Alexey Belogoryev, Deputy Principal Director on Energy Studies of the Institute for Energy and Finance, commented to the Business FM radio station about whether Russian companies will be able to cope with the Western countries’ ban on chartering and insuring tankers for the transportation of Russian oil and oil products, sold at prices above the “marginal":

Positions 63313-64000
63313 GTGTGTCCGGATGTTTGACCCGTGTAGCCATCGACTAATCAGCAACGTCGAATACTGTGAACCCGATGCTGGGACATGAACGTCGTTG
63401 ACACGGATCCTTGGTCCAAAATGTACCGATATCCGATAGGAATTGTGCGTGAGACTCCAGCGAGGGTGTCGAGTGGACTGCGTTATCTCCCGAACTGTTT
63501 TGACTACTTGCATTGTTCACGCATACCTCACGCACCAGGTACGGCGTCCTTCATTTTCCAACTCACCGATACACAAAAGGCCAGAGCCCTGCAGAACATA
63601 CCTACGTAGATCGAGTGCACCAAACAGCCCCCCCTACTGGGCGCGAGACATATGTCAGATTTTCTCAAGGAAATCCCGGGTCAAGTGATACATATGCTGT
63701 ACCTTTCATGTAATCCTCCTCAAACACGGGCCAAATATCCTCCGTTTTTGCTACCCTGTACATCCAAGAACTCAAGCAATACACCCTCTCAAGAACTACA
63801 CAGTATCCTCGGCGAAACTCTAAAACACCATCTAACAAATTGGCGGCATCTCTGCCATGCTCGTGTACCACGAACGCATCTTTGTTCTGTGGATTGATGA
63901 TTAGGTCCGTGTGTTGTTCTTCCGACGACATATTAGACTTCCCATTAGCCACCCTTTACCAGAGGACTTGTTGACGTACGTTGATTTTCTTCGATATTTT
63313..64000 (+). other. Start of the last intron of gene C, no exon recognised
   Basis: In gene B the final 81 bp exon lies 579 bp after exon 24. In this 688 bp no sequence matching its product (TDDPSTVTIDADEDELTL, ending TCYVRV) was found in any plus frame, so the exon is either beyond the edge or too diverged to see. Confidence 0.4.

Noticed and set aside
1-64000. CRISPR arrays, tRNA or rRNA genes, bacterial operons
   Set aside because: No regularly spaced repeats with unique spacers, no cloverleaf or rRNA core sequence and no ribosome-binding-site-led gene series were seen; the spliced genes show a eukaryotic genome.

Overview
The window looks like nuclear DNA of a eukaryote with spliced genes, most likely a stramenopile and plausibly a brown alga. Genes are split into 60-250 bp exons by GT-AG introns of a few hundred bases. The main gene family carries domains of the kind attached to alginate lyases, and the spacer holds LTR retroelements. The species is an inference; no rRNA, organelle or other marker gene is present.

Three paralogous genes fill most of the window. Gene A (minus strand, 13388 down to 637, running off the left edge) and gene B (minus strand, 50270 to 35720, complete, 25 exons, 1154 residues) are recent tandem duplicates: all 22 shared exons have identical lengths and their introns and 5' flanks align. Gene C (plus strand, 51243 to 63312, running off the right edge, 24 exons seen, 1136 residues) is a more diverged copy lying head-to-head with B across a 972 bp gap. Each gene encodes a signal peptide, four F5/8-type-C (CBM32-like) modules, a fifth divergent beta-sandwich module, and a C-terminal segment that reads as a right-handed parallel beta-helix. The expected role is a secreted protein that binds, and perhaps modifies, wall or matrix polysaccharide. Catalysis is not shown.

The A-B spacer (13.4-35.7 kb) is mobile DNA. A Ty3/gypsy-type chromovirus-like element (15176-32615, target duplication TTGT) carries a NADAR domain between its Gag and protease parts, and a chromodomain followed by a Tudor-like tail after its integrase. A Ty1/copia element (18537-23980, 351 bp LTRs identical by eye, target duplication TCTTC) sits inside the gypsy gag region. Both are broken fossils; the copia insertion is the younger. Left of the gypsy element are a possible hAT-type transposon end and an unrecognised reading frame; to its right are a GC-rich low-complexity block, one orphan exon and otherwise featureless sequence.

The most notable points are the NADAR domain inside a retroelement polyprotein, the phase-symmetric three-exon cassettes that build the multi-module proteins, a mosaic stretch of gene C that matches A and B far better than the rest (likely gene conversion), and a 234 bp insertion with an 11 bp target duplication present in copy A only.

“There are a number of studies that show that Russian companies are faced with a rather serious shortage of tankers, and there are only two solutions to refusing to charter European countries: the first is to build up their own fleet, but this is a rather slow path. It is possible to buy tankers on the market, especially those close to decommissioning, but this cannot be done quickly, especially since if you buy a lot at once, prices will skyrocket. The second is the “shadow fleet”. The third option, which has been much talked about, that China and India will help us, is either unlikely due to the fact that these tankers are simply not suitable for our ports, or, like India, there are not enough of them, or Chinese companies will simply be afraid provide such tankers. The “Shadow Fleet” is quite large in the world, it is diverse in jurisdiction, but these are also very large tankers, one of the problems of Russian ports is that not every tanker can enter them. And the "shadow fleet" will also still be afraid to get involved with secondary US and EU sanctions. We can agree that, coupled with an increase in Russia's own capacities, such a fleet will solve the problem, but not quickly, that is, it is not weeks, not months, most likely, six months or a year. At the same time, a lot will depend on where the oil will be delivered, that is, if we are talking about increasing supplies to China and Turkey, nearby markets with a short transport arm, then a tanker will be needed there much less than, say, for deliveries to India".
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